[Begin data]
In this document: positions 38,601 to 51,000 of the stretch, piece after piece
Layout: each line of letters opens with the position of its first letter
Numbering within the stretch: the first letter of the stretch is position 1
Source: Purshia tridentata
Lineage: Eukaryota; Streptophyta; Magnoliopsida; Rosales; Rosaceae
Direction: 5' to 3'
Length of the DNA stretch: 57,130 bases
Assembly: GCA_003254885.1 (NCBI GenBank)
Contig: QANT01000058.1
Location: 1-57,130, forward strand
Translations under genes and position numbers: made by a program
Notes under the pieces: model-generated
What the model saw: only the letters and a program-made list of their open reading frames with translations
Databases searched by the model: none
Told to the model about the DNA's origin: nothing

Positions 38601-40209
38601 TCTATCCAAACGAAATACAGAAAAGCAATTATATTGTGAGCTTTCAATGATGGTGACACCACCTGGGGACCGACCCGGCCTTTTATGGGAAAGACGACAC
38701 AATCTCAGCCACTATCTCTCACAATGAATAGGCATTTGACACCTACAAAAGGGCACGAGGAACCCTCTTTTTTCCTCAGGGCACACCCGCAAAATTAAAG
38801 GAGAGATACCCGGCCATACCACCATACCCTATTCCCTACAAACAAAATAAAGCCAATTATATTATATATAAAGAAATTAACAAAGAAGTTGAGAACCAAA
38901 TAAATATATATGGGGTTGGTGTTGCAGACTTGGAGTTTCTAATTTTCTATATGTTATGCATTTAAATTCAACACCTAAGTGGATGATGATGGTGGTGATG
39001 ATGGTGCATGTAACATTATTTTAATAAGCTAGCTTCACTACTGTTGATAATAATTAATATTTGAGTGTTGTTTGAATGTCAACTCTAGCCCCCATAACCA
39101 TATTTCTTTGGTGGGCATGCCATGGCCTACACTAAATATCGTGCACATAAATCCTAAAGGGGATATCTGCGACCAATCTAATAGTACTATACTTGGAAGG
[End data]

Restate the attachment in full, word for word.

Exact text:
In this document: positions 38,601 to 51,000 of the stretch, piece after piece
Layout: each line of letters opens with the position of its first letter
Numbering within the stretch: the first letter of the stretch is position 1
Source: Purshia tridentata
Lineage: Eukaryota; Streptophyta; Magnoliopsida; Rosales; Rosaceae
Direction: 5' to 3'
Length of the DNA stretch: 57,130 bases
Assembly: GCA_003254885.1 (NCBI GenBank)
Contig: QANT01000058.1
Location: 1-57,130, forward strand
Translations under genes and position numbers: made by a program
Notes under the pieces: model-generated
What the model saw: only the letters and a program-made list of their open reading frames with translations
Databases searched by the model: none
Told to the model about the DNA's origin: nothing

Positions 38601-40209
38601 TCTATCCAAACGAAATACAGAAAAGCAATTATATTGTGAGCTTTCAATGATGGTGACACCACCTGGGGACCGACCCGGCCTTTTATGGGAAAGACGACAC
38701 AATCTCAGCCACTATCTCTCACAATGAATAGGCATTTGACACCTACAAAAGGGCACGAGGAACCCTCTTTTTTCCTCAGGGCACACCCGCAAAATTAAAG
38801 GAGAGATACCCGGCCATACCACCATACCCTATTCCCTACAAACAAAATAAAGCCAATTATATTATATATAAAGAAATTAACAAAGAAGTTGAGAACCAAA
38901 TAAATATATATGGGGTTGGTGTTGCAGACTTGGAGTTTCTAATTTTCTATATGTTATGCATTTAAATTCAACACCTAAGTGGATGATGATGGTGGTGATG
39001 ATGGTGCATGTAACATTATTTTAATAAGCTAGCTTCACTACTGTTGATAATAATTAATATTTGAGTGTTGTTTGAATGTCAACTCTAGCCCCCATAACCA
39101 TATTTCTTTGGTGGGCATGCCATGGCCTACACTAAATATCGTGCACATAAATCCTAAAGGGGATATCTGCGACCAATCTAATAGTACTATACTTGGAAGG